Governors trade mission expands opportunity for Nebraska abroad

Gov. Pete Ricketts, left, presents a special art gift depicting a Sandhill crane to Helmut Claas, right, the 93-year-old patriarch of the German manufacturing firm, during a visit to the Claas international headquarters in Harsewinkel, Germany while on his trade mission to that country Nov. 9-16. Claas remains active in company business, serving as chair of the shareholders committee. The Claas North American headquarters are in Omaha.

The value of global engagement was evident during the governor’s trade mission to Germany Nov. 9-16 as the delegation promoted Nebraska products and machinery, discussed research and study-abroad opportunities for university students and staff and invited German firms to invest in the state.

“Our trade mission to Germany was a great success,” Gov. Pete Ricketts said last week. “From a new deal to sell more popcorn to thanking job creators for investing in our state, Nebraskans helped showcase the best of Nebraska for our friends in Germany.”

Delegates on the mission included representatives from the Nebraska Departments of Economic Development, Agriculture and Environment and Energy, University of Nebraska, Nebraska Farm Bureau, Omaha Public Power District, Greater Omaha Chamber of Commerce, and several ag and manufacturing businesses.

This was the governor’s second trade mission to the European Union in the last five years and his first to Germany. With Germany the largest economy in the EU, it was important to connect with business and government leaders, Ricketts said.

While in Berlin, Ricketts met with officials from the Ministry of Economic Affairs and Energy, as well as the Ministry of Transportation. A working lunch with members of Germany’s Bundestag (the federal legislative body) was also held.

In Lower Saxony and again in North Rhine-Westphalia he also met with state officials. “Our meeting with North Rhine-Westphalia Minister President Armin Laschet was very productive,” Ricketts said.“NRW companies are creating great jobs in Nebraska, and we discussed future opportunities for collaboration between our two states.”

Laschet is well respected not only in NRW, but throughout Germany, and political pundits are saying he could be the next German chancellor. This further reinforced the importance of the meetings with Nebraska officials.

University of Nebraska-Lincoln Chancellor Ronnie Green said UNL was happy to participate in the trade delegation.

“In our interconnected world, engaging regularly with our international partners, whether it be in trade or education, is essential,” he said. “The Nebraska delegation, comprised of government, business, and university leaders, sent a strong message that Nebraska is a state that highly values global engagement. Our conversations with government leaders in Berlin provided the opportunity for us to emphasize the importance of evidence-based decision making, especially when it comes to the formulation of policies impacting agriculture, food and natural resources.”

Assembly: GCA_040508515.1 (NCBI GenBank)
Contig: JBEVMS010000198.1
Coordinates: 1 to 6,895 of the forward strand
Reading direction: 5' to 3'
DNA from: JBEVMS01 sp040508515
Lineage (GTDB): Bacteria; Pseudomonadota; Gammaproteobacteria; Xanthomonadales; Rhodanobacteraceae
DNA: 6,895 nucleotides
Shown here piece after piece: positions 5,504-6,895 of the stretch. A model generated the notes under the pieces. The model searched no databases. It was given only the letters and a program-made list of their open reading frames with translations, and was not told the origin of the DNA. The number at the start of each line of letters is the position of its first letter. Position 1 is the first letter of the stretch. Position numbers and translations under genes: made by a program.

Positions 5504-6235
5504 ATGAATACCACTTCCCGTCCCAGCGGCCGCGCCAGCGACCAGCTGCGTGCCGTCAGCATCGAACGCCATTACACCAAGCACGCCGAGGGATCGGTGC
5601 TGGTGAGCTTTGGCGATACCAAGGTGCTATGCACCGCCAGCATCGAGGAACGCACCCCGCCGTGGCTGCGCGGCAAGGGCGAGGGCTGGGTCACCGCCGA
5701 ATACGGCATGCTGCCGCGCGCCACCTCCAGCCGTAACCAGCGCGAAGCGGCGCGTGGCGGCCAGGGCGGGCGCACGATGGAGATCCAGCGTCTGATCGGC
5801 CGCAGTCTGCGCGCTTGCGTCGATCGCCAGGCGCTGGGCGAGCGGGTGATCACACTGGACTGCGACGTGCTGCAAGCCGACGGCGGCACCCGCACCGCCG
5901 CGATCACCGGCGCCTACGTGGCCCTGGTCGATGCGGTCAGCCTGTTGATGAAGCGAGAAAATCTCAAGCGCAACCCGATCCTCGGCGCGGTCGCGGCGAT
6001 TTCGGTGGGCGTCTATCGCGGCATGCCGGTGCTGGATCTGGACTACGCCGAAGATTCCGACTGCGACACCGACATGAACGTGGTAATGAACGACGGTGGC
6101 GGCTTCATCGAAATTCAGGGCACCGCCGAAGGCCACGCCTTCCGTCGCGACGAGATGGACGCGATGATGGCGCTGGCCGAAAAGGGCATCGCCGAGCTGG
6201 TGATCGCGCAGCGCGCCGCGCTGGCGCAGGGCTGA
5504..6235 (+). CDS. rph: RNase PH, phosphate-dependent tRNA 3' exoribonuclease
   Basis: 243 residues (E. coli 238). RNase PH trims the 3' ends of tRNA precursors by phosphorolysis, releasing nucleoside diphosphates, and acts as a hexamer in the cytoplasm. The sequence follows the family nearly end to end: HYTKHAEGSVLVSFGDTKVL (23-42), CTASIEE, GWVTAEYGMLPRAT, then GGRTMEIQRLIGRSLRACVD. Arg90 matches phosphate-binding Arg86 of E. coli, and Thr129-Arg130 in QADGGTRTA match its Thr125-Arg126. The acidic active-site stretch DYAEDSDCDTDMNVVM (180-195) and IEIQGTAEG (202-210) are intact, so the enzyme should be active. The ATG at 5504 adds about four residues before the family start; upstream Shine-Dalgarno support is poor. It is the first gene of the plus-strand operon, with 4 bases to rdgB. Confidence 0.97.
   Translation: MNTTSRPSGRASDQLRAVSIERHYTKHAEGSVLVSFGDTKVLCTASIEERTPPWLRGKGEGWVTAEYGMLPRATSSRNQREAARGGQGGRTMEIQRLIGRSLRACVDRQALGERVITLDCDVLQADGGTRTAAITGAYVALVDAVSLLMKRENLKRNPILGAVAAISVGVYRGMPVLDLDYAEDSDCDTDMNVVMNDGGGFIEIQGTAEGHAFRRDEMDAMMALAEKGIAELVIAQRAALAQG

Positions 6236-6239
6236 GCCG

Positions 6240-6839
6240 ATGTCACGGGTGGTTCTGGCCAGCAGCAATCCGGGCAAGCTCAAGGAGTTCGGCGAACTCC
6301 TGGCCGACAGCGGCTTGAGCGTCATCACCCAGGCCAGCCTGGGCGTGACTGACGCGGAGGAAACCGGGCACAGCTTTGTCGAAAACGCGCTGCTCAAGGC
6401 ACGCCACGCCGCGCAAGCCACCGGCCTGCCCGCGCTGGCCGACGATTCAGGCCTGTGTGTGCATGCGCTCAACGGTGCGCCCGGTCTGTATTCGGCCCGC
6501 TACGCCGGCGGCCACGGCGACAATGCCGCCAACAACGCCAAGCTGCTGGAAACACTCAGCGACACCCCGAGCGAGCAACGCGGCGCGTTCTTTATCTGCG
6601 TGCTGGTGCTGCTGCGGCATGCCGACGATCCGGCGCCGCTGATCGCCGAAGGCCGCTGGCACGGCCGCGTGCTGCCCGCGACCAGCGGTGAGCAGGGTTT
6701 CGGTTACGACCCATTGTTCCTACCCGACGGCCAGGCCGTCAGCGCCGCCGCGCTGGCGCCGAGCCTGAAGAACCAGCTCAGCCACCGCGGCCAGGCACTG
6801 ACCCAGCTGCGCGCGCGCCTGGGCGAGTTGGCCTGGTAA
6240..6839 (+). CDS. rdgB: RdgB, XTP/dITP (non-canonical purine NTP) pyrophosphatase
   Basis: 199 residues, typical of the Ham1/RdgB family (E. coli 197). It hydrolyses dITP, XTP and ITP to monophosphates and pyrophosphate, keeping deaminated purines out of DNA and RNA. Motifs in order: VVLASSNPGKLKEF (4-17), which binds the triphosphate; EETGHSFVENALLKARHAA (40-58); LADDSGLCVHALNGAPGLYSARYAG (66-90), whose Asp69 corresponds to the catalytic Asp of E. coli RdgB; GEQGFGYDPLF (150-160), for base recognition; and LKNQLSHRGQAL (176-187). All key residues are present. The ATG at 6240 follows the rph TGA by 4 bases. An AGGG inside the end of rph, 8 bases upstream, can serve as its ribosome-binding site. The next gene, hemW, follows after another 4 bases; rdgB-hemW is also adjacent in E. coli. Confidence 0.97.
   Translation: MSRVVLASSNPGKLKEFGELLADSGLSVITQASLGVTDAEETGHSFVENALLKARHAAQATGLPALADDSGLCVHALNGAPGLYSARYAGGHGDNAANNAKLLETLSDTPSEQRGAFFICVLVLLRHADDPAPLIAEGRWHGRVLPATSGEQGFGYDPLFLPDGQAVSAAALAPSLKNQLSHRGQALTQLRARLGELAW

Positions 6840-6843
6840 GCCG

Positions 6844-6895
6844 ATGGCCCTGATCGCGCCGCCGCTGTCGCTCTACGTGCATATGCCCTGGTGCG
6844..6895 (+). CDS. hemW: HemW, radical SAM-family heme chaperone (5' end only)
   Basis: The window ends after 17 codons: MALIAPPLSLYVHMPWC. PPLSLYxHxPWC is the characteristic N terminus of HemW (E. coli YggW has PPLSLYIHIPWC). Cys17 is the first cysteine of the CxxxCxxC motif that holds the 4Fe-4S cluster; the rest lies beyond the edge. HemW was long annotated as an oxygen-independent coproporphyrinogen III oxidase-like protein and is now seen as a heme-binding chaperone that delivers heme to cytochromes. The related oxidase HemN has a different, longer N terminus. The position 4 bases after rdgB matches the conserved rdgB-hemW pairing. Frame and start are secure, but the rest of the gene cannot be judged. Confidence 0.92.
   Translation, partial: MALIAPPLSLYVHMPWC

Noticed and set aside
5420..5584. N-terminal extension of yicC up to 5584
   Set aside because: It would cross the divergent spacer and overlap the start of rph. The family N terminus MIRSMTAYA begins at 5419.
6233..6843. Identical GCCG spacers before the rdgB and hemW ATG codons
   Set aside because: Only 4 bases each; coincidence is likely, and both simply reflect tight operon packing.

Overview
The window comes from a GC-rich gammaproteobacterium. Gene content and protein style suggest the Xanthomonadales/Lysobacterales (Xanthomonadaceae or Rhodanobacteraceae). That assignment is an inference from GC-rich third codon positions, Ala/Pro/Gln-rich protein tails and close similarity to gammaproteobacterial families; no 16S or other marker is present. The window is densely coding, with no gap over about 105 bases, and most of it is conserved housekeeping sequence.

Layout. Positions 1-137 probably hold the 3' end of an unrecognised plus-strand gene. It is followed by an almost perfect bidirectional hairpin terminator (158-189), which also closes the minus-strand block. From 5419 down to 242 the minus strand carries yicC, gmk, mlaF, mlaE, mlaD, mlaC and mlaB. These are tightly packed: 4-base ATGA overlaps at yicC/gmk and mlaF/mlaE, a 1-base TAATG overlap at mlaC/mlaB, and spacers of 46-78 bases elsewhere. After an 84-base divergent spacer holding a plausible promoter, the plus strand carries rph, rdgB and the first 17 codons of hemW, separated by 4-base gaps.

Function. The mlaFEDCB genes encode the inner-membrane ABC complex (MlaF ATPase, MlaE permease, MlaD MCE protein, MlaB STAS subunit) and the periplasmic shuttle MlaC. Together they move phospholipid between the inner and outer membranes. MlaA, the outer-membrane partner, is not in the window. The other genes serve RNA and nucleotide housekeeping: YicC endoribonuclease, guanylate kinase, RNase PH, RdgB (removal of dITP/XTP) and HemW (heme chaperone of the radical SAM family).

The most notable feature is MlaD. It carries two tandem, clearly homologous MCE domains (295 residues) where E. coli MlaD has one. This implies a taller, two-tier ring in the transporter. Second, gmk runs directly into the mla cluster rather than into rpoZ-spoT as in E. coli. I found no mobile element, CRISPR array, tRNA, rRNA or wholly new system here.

Other education officials joining the delegation included Associate Vice Chancellor for Global Affairs and Senior International Officer Josh Davis, Dean of Agricultural Research Archie Clutter and Senior Associate Vice Chancellor Ron Yoder.

Green noted, “It was important to visit longtime university partners like Leibniz University in Hannover to discuss the importance of expanding research ties and opportunities for tomorrow’s leaders, our students.”

Clutter and Yoder extended their trip to visit with university partners in other EU countries and further the dialogue begun in Germany.

“The trip was a unique chance to see western European agricultural, agribusiness and communities close up, and explore new opportunities for collaborations in research and education,” Clutter said. “The visits to CLAAS and Bayer headquarters gave us a deeper appreciation for companies that are already great partners with the university and helped us envision what we can do together in the future to bring value to the citizens of Nebraska.”

Among the trade mission’s strategic stops in Germany were visits to the international headquarters of Graepel in Loeningen, CLAAS in Harsewinkel, Bayer in Leverkusen and Evonik in Essen. Graepel and CLAAS both have their North American headquarters in Omaha, while Bayer has facilities in Gothenburg, Waco, York, Kearney, Beaver Crossing, Gretna and Omaha where the company conducts everything from biotech research to detasseling.

Graepel manufactures perforated metals. Among its products are clean air intakes for CLAAS combines and John Deere tractors, as well as metal catwalks, stairways and steps, gratings and platforms, to name a few more products.